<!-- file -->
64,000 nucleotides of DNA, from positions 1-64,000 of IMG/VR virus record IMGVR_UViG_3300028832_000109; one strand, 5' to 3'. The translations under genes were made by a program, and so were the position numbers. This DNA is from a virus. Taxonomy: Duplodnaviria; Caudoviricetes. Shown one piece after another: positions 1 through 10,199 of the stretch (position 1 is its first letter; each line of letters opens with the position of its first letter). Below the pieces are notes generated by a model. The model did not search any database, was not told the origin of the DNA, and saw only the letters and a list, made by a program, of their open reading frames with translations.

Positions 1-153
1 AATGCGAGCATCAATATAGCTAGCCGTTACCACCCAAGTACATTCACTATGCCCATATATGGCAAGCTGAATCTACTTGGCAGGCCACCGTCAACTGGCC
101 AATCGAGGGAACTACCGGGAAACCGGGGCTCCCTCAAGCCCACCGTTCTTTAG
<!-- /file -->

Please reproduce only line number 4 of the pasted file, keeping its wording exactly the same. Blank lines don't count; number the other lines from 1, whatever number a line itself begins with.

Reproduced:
101 AATCGAGGGAACTACCGGGAAACCGGGGCTCCCTCAAGCCCACCGTTCTTTAG